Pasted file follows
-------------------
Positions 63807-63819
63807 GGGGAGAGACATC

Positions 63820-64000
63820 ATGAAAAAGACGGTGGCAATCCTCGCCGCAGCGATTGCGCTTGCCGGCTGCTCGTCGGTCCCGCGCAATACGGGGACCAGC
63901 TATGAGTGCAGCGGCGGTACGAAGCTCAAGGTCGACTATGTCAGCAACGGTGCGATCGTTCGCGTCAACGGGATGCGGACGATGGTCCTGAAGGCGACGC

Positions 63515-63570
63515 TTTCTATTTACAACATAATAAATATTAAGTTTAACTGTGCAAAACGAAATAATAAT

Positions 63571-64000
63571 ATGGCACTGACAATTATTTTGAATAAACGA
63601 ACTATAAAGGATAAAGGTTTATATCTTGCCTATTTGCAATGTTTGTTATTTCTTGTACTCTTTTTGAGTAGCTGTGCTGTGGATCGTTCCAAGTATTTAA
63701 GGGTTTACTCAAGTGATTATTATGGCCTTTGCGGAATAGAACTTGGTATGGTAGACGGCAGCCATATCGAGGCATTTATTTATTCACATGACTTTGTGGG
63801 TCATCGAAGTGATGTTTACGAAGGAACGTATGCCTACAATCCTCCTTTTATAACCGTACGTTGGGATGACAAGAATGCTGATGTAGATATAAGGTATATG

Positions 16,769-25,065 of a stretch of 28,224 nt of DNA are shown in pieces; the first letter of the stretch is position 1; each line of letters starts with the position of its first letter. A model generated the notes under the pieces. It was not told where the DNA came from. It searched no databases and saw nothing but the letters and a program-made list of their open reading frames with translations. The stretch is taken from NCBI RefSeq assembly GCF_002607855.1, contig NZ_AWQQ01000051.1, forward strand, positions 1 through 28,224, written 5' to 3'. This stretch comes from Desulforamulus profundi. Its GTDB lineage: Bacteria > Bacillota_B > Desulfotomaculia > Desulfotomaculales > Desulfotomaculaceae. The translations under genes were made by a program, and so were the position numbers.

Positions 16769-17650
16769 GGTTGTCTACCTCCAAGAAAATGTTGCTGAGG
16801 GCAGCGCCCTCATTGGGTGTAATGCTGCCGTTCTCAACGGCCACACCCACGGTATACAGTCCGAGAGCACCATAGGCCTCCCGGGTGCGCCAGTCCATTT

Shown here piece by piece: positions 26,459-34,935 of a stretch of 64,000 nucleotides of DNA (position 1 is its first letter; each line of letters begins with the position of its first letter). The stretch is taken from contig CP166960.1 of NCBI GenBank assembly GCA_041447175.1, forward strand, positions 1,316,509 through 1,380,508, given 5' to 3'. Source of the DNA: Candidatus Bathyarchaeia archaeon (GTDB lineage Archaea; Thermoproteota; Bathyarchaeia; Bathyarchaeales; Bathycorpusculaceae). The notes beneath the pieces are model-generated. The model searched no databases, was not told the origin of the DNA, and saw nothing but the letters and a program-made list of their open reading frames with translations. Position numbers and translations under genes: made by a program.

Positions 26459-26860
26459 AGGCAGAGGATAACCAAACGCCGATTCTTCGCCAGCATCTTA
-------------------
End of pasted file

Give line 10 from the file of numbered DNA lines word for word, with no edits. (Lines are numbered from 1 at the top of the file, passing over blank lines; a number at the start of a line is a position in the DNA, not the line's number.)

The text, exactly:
63601 ACTATAAAGGATAAAGGTTTATATCTTGCCTATTTGCAATGTTTGTTATTTCTTGTACTCTTTTTGAGTAGCTGTGCTGTGGATCGTTCCAAGTATTTAA